Established 2005 Registered Charity No. 1110656

Scottish Charity Register No. SC043760

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News in Brief 149: Apr – May 2024

April 01 2024

News in Brief by Sophie Dianne


Five years after its launch, the EU Settlement Scheme (EUSS) is experiencing issues, jeopardising millions of people’s rights, with people experiencing homelessness particularly vulnerable to the scheme’s failings. Research by the law reform charity Justice shows millions of European Economic Area nationals are at risk of losing their jobs, homes and access to healthcare and benefits because of the problems. One of the main issues is with the EUSS ‘proof of status’ portal online. The portal is failing to recognise people who have secured the right to live and work in the UK, which has led to people missing flights, job opportunities and housing rental options.  Applications to remain are also regularly wrongly refused.

Recovery college

Sadly, the St Mungo’s London Recovery College will close its doors permanently later this year. As is so often the case with these projects and spaces, sheer numbers and statistics will never be enough to capture the life-changing impact they had. But speak to some of the people who attended the Recovery College and you begin to appreciate the profound influence it had. Although it will now be closing its doors, its legacy survives through the many wonderful people who passed through its doors and moved on to exciting new chapters in their lives. Everybody at the Pavement thanks the volunteers and staff that made the college such a success.

An exhibition was launched in March showcasing the photos used for the 2024 MyLondon and MyMumbai calendars. The exhibition, which ran until 31 March, was held at Kahaila café in Shoreditch, east London. MyLondon is the photography project run by Café Art, in which Fujifilm Quicksnap one-time-use film cameras are given to people with lived experience of homelessness. The same concept is used for the MyMumbai project. Once all the cameras have been used, the best photos are selected by an expert panel of judges and used for calendars. Proceeds of the calendars go to the photographers and to help run the projects.  Battersea Power Station, by Maurice Woolger © the Pavement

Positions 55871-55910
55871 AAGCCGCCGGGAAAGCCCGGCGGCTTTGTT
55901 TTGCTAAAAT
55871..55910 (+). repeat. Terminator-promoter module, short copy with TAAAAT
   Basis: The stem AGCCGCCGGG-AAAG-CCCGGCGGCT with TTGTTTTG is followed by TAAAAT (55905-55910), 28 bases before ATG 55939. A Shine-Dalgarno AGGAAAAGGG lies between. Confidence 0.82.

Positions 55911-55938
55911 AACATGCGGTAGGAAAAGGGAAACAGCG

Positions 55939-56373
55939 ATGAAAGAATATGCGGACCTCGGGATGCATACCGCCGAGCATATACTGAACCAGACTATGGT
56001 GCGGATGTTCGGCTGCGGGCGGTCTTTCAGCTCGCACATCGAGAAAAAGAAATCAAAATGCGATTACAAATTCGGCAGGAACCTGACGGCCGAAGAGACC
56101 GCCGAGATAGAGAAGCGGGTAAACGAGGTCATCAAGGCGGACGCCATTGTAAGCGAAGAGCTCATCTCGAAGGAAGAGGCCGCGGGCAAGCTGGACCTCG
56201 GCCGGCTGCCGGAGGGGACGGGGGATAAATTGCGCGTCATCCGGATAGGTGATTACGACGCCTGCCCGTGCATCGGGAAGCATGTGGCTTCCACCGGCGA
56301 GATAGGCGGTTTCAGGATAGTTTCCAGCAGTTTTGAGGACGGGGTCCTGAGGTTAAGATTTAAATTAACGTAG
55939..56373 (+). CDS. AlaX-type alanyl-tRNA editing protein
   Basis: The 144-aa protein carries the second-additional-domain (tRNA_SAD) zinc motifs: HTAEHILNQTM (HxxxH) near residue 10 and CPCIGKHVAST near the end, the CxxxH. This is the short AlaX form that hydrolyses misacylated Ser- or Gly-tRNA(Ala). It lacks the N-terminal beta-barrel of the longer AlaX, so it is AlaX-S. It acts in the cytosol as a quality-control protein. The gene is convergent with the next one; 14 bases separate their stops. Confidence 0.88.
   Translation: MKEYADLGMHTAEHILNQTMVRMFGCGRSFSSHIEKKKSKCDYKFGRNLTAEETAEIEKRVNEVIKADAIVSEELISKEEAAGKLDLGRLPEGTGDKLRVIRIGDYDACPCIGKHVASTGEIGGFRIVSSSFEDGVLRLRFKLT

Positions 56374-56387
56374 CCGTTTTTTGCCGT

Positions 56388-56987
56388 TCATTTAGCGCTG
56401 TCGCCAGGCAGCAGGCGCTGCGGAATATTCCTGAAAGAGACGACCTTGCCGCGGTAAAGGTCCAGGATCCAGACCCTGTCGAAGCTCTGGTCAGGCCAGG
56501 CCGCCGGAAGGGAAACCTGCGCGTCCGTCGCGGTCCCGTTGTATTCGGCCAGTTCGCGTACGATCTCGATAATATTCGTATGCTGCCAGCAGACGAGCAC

Kicked when down

Shocking footage emerged in March of a Greater Manchester police officer dragging a homeless man across the ground in a sleeping bag. The officer then proceeds to stamp on the man’s stomach as he lay on the floor. Greater Manchester Police (GMP) has issued an apology for the incident, which took place next to Manchester town hall, but has refused to comment on whether the officer involved will face disciplinary action beyond “refresher training” on how to deal with similar situations. The homeless man is a refugee from Sudan and has asked to remain anonymous. He told the BBC he had to go to hospital after the incident and reported “a fever and in the following hours I had blood in my urine.”

Museum opening

The Museum of Homelessness has announced a show to commemorate the opening of its Manor House, north London site and the 10-year anniversary of operations. How to Survive the Apocalypse is described by the museum as an “immersive experience,” that will “reframe the myths and stereotypes of homelessness and show that the answers to some of our most pressing problems can often be found with the people at the sharp end of society.” The show will run on Fridays and Saturdays from 24 May to 30 November. Alongside How to Survive the Apocalypse, the museum will be offering a wider programme of events during this timeframe. Visitors can expect a variety of talks, workshops and events through the season.